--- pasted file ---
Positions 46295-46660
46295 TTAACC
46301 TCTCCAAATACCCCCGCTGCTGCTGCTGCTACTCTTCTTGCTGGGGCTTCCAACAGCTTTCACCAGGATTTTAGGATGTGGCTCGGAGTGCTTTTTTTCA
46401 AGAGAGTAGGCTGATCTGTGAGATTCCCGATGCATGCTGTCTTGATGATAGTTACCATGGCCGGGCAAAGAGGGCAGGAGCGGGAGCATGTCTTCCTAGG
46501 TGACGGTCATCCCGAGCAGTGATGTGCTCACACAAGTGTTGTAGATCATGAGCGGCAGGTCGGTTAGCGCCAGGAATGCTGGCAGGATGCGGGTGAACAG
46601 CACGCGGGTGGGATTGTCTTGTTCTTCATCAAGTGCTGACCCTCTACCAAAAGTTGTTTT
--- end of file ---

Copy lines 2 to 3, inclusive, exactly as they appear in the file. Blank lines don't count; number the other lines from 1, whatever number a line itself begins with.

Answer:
46295 TTAACC
46301 TCTCCAAATACCCCCGCTGCTGCTGCTGCTACTCTTCTTGCTGGGGCTTCCAACAGCTTTCACCAGGATTTTAGGATGTGGCTCGGAGTGCTTTTTTTCA